Programming history

Nick at Nite was known as the "first classic TV network," having originally aired older classic television programs from the 1950s through the early 1970s throughout its nighttime schedule. The time range of Nick at Nite's programming has shifted over the years, to the point whereby the early 2000s, its classic series consisted primarily of shows from the late 1970s to the late 1990s, and also included series from the early and mid-2000s by the end of that decade and into the early 2010s. The early success with classic television series, as well as the eventual shift away from series made prior to 1985, eventually led to the creation of digital broadcast networks similar to Nick at Nite's original format such as the Retro Television Network, Antenna TV and MeTV (which have featured many shows formerly seen on Nick at Nite).

Nick at Nite airs approximately all of its programming in hour-long (and sometimes two-hour) blocks, which were branded under the "Double Takes" banner from 2002 to 2007; typically series that air back-to-back are scheduled in two blocks, one in primetime and one in late night. Also typically, series that have been airing on Nick at Nite for at least three years are often moved exclusively to the overnight schedule in order to make room for newly acquired series (though in the past, entire broadcast runs of a few series such as Perfect Strangers and Charles in Charge have aired in an overnight graveyard slot for a short period of time following their debut on the network). For about a year-and-a-half prior to the September 28, 2009 rebrand, Nick at Nite aired marathons of programming from midnight to 5:00 a.m. Eastern Time.

Nick at Nite was previously one of the few basic cable channels in the United States that continued to sign off for scheduled satellite maintenance, occurring on a Wednesday morning from 5:30 to 6:00 a.m. Eastern Time on a bi-monthly basis, with color bars being displayed during the sign-off period (Paramount Global-owned sister channels Nick Jr., Nicktoons, MTV and its spin-off channels, VH1, and VH1 Classic also sign off for a half-hour on a bi-monthly basis at the same time as Nick at Nite for the same reason); it is also one of only a handful of cable channels to have discontinued airing infomercials. Nickelodeon (through Nick at Nite) ran infomercials in some overnight time slots from 1987 to 1998 (making Nickelodeon one of the few currently operating kids-targeted channels to discontinue airing paid programming, others include Universal Kids, and it is also only one of two Paramount-owned networks to have removed paid programming from its schedule; sister channel BET had discontinued infomercials in 1997, replacing them with religious programming in overnight/early morning time slots[7]).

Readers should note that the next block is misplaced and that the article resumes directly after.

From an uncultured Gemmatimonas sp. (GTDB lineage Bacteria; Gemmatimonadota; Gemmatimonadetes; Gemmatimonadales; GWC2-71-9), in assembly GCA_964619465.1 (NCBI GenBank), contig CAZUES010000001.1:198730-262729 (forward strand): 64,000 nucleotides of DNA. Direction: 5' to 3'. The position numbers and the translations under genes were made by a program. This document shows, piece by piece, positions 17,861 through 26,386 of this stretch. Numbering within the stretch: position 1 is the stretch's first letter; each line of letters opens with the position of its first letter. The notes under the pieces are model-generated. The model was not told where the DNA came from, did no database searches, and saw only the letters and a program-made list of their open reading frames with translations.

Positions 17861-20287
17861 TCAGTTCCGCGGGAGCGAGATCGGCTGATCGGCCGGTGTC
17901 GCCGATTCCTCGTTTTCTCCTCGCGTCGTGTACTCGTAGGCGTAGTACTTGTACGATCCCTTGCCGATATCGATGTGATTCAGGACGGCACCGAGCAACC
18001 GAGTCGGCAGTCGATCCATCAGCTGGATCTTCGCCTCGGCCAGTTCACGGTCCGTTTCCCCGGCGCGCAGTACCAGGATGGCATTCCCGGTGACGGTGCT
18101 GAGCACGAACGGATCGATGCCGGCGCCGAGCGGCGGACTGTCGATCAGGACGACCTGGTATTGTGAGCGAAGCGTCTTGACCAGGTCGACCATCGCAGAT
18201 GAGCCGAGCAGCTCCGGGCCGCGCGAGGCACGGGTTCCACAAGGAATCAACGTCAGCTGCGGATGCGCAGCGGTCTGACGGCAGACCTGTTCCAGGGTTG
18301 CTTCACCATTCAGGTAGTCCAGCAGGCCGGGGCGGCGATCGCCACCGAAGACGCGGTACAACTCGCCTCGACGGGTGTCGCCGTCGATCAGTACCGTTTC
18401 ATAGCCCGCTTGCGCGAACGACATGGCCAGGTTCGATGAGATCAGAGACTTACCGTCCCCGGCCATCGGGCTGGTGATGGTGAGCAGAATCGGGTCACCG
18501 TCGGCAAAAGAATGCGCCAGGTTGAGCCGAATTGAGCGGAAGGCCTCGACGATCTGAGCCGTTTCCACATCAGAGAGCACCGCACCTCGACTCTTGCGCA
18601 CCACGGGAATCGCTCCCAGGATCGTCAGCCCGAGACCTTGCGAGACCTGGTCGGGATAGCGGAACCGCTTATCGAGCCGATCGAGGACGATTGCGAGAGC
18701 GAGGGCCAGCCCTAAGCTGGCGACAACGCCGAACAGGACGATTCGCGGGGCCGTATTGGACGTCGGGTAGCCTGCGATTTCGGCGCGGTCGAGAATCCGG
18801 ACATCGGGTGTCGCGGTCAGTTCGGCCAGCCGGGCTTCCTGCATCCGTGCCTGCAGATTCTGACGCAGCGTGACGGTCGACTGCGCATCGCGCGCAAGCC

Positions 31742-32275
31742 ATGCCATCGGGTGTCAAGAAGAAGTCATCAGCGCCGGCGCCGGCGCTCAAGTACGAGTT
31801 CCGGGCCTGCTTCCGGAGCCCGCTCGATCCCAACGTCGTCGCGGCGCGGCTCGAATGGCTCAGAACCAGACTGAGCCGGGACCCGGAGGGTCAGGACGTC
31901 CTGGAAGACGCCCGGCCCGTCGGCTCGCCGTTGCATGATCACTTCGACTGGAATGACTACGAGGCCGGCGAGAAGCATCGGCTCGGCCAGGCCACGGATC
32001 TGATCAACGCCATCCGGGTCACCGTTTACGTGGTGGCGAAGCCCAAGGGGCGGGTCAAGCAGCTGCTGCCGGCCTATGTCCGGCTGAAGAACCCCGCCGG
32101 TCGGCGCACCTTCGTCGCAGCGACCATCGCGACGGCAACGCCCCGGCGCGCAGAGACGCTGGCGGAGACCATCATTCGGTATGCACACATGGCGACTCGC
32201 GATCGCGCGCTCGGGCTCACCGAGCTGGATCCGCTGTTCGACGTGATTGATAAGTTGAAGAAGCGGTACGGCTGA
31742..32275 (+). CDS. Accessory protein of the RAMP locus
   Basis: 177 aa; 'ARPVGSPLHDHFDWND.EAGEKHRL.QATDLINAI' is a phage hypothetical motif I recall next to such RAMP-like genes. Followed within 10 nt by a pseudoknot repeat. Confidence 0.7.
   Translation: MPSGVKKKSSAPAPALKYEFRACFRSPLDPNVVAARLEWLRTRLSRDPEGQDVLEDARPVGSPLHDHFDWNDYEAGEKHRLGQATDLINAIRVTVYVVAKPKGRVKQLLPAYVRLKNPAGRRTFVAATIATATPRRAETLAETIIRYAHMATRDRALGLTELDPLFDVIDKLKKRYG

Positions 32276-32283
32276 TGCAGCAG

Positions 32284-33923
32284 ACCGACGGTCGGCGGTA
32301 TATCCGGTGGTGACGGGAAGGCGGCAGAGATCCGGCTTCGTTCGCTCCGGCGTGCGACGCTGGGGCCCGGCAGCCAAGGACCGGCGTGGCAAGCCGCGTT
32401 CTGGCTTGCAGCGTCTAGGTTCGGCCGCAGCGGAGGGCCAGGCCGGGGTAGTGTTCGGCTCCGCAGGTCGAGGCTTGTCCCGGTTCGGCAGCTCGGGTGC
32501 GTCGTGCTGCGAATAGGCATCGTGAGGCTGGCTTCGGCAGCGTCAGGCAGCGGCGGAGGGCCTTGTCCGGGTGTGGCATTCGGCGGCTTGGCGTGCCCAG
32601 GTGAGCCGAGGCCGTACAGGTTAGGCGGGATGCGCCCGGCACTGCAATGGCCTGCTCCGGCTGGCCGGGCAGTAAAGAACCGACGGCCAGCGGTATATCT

On May 16, 2011, Nick at Nite began scheduling programs airing from 11:00 p.m. to 6:00 a.m. Eastern Time in an "off-the-clock" format, in which the network runs extended commercial breaks of as much as seven minutes in length to allow additional advertising spots (a method that has tense viewer criticism due to the length between the start of each commercial break and the start of the next segment of a program[8]), allowing the programs to be broadcast in a longer time slot each half-hour until 6:00 a.m. Eastern Time, when start times return to a half-hourly format. This format was originated by sister network TV Land beginning in 2010, and has since been taken by other Paramount Global networks including MTV, BET and Paramount Network around the same time as Nick at Nite. The side effect that results from this scheduling and expanded advertising is that one full half-hour of programming is lost, therefore the overnight schedule features only a single episode of one series whereas most other Nick at Nite programs air in double episode blocks.[9]

On June 25, 2012, Nick at Nite began airing Nickelodeon programs for the first time, airing reruns of All That and Kenan & Kel from 9:00 to 10:00 p.m. Eastern Time weeknights. Two weeks later, the two series were replaced with reruns of Victorious, before being replaced by the teen drama/telenovela series Hollywood Heights, which would move to TeenNick halfway through its first (and only) season due to low ratings. Nickelodeon and Nick at Nite currently share the 9:00 to 10:00 p.m. Eastern Time time slot on weeknights.